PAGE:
Pioneer Editorial: Wood-fired instead of coal-fired?
The recent movement away from siting new coal-fired plants still leaves the nation in a desperate need to provide baseline power while research continues into coal's replacement.
That answer might be wood -- but one that must be used cautiously.
USA Today reported Wednesday that wood power is on the rise -- growing from one wood-burning plant in 2007 to seven last year and a dozen so far this year.
So far, much of the wood power is coming from wood waste -- bark, twigs and other waste wood. That's a good idea, and there's plenty of waste wood.
But as demand for baseline power increases, the temptation grows to use wood itself standing in our national forests. That too can be used if on a sustainable basis. It would help in our area to turn wood harvest from waferboard use to energy use. But we must not grow an energy demand so great that we must clear cut large swaths of pristine woodland to satisfy our energy use.
That's why wood-burning power plants never will replace coal-fired plants, but in smaller, more regional settings, they can provide consistent sources of energy while waiting for wind, solar and other renewable energies to become as consistent.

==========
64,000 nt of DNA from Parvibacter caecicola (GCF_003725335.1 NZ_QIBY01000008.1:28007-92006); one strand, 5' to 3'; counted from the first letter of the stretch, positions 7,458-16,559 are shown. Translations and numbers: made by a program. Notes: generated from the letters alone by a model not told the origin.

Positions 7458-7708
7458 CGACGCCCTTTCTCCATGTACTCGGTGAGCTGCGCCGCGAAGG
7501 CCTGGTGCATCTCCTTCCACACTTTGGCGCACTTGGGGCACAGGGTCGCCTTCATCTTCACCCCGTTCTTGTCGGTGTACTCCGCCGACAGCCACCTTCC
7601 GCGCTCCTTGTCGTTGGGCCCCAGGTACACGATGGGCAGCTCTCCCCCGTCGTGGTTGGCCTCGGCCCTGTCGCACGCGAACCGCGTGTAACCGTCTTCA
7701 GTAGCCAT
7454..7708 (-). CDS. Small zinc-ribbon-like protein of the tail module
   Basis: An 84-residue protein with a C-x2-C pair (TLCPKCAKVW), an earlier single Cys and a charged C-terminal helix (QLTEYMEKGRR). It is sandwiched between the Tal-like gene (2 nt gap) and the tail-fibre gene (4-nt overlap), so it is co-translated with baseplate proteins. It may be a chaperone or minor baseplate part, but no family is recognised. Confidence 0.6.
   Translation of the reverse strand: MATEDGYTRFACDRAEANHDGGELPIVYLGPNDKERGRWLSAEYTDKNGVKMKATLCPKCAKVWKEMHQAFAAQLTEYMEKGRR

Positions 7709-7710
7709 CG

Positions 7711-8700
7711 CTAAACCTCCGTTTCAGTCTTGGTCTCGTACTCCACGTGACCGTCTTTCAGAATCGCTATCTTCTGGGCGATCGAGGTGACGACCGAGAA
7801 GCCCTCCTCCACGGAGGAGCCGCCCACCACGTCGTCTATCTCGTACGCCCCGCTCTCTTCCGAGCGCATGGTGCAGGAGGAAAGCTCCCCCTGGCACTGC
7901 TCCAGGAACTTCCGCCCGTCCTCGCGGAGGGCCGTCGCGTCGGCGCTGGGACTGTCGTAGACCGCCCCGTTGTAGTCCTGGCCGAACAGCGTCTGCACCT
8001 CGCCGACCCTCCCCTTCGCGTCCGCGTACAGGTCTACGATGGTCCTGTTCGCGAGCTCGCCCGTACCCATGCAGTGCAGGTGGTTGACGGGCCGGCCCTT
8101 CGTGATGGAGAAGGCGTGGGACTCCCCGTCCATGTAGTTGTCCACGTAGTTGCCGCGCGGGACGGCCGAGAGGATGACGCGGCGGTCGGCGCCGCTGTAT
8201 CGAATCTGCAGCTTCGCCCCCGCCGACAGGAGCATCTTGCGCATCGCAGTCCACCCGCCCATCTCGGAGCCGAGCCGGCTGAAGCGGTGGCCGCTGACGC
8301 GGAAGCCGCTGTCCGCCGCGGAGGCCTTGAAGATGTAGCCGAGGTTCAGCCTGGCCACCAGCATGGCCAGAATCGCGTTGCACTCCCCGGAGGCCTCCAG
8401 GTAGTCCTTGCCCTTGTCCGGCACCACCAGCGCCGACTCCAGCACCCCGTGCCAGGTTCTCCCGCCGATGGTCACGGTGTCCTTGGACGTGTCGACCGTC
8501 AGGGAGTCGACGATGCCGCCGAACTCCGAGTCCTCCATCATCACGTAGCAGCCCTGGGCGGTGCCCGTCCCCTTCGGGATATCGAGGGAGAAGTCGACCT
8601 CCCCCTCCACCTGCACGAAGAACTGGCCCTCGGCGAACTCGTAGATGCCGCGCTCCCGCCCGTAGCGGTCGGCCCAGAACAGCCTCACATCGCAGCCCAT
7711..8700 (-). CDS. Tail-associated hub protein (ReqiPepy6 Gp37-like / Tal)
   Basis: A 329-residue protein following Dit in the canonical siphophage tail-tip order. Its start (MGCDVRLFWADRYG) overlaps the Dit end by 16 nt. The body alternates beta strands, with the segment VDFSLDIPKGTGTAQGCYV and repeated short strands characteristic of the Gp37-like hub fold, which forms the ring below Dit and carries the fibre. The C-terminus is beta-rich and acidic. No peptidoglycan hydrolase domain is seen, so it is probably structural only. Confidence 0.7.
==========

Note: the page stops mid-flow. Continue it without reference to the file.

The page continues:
USA Today's report notes that electricity from new wood-burning plants grew in megawatts from eight in 2007 to 115 in 2008 to 310 projected for this year. One megawatt can power up to 900 homes.
On the drawing board are three 100-megawatt plants, scheduled to start in 2012 that together would provide enough electricity to power up to 270,000 homes. Image the amount of wood needed to provide a consistent power base.
As with any use of our natural resources, a balance must be found. Burning wood instead of coal holds promise, but we must not deplete that resource as well.
Still, the whole field of biomass energy holds promise as yet another source renewable and sustainable energy -- if used correctly.